On Wednesday, PwC’s counsel tried to convince the judge that Botta was fired for his unprofessional behavior rather than for his whistleblowing accusations.
PwC’s attorney, John Charles Hueston of Hueston Hennigan LLP, drilled Botta on his interactions with PwC superiors and his assertions that he felt threatened and retaliated against for raising concerns about accounting practices at client companies in Silicon Valley and PwC’s response to them.
Hueston pointed U.S. Magistrate Judge Alex Tse’s attention to messages in which Botta agrees with a colleague’s description of a superior who took extra precautions during an audit as a “pussy.”
“When you want to take a conservative accounting position, you characterize yourself as a whistleblower, but when someone else does it, they’re a pussy,” Hueston said. Botta disagreed, but didn’t deny partaking in the text exchange.
Hueston also presented to the judge an email Botta wrote to acquaintances and Italy-based PwC employees outlining his numerous “crusades” against the firm. In it, Botta says he suggested the company penalize lazy employees with “shit checks,” but that his idea was rejected because it was illegal under California law.
In response to an objection by plaintiff’s counsel, Hueston spelled out for Judge Tse that while Botta purports to be a “crusader” who is “trying to do everything to put PwC on some sort of corrective pathway to reform the audit industry and that somehow all that derailed his chances to make partner,” it is his unprofessional behavior that has prevented him from becoming a PwC partner.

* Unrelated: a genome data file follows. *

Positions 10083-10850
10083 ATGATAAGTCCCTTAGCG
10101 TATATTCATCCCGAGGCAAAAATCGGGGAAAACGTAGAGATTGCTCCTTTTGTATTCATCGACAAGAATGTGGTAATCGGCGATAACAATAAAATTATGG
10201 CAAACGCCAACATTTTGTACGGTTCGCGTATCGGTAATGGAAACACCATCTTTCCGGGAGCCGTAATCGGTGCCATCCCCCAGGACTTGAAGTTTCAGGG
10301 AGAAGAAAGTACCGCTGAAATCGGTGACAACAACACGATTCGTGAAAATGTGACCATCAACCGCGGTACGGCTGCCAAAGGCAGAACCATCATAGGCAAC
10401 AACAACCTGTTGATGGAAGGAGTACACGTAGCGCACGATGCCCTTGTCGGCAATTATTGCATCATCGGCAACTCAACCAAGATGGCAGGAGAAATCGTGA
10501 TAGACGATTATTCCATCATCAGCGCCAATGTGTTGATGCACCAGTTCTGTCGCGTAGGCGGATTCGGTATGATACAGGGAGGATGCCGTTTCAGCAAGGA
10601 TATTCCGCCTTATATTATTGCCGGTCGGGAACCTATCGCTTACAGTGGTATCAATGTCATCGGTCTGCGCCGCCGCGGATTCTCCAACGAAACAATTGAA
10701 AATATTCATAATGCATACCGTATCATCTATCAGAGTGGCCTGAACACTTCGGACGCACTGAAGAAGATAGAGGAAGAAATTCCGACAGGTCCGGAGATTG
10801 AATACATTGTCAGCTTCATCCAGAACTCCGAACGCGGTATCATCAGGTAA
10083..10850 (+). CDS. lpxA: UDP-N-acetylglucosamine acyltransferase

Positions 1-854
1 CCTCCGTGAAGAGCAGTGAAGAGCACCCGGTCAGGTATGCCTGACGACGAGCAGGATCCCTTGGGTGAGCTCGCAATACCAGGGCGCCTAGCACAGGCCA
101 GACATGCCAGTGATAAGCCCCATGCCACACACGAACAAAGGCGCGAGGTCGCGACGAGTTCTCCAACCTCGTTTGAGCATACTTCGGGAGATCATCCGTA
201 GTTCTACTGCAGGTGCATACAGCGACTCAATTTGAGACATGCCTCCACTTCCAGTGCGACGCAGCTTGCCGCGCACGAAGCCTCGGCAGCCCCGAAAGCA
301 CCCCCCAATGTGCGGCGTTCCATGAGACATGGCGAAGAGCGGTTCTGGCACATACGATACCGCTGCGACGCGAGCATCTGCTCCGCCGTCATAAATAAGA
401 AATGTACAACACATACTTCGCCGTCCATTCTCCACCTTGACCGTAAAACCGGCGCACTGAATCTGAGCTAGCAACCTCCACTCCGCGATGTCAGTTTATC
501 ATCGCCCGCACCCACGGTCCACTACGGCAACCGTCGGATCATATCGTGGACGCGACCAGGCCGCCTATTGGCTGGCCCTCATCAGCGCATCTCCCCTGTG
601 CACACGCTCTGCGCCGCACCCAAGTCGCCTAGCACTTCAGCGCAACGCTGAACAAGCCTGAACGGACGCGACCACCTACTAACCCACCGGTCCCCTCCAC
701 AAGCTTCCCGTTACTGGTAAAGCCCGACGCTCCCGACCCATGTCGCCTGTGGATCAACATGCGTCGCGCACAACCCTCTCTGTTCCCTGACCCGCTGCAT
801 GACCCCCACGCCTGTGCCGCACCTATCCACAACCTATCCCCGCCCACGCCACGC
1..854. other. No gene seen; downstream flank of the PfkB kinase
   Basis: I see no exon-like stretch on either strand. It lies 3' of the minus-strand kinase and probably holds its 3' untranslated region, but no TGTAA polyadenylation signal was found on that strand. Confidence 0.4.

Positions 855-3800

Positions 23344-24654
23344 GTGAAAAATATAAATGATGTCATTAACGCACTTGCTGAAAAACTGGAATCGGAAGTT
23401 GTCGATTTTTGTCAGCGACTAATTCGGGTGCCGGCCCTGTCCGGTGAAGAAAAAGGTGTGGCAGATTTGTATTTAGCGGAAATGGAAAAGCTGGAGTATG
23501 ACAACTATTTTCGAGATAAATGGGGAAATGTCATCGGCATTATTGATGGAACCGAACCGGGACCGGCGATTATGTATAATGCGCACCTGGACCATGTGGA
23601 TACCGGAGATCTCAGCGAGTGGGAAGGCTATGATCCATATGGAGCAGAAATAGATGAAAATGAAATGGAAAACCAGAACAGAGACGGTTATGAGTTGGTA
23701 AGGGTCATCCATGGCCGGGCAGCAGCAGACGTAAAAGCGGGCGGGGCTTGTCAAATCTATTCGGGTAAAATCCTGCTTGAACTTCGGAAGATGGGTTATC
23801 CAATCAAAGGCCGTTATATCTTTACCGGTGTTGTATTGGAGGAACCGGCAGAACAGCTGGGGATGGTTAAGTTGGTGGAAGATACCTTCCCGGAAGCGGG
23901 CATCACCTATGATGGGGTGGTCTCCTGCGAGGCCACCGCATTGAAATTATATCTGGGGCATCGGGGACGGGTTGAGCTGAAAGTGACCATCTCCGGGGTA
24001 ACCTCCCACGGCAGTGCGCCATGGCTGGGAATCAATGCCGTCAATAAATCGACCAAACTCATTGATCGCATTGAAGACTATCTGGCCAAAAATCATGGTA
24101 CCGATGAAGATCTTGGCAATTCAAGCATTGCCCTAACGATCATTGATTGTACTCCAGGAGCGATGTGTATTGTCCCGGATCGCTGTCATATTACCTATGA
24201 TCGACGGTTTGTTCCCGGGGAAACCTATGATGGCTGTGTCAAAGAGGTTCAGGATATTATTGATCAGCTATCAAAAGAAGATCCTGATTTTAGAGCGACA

“None of these crusades related to PwC’s work on any audits, right?” Hueston asked. Botta said he was correct.
Botta is seeking millions of dollars for back pay, lost earnings, and emotional distress.
ALSO: Ex-PwC Worker Put In Hot Seat Over Rude Texts, Emails [Law360]
In a bizarre twist VBS liquidators sue KPMG for R863mn [Mail & Guardian]
The liquidators for VBS Mutual Bank in South Africa are blaming KPMG for the fraudulent ransacking of billions from the bank, saying the auditing firm’s “negligence” spawned the alleged looting, according to the Mail & Guardian:
These claims are contained in a lawsuit for more than R863-million, which liquidators said was owed to VBS by KPMG for signing-off a March 2017 financial statement, which ratified “a fraudulent scheme being perpetrated upon [VBS] between 17 July 2017 and 10 March 2018”.
Some less-than-stellar auditing from KPMG led to the collapse of VBS Mutual Bank, in which almost 2 billion South African rand ($140.7 million) was stolen from the lender, KPMG reported an ex-partner to police, and several high-profile KPMG clients, including Barclays Africa and the government’s Auditor-General, jumped ship.
According to the M&G, the lawsuit also alleges that former KPMG employee Sipho Malaba received a more than R20-million windfall as the auditor who approved the fraudulent financial statement.
Malaba was one of seven people who were arrested on June 17 for their alleged involvement in the VBS scandal.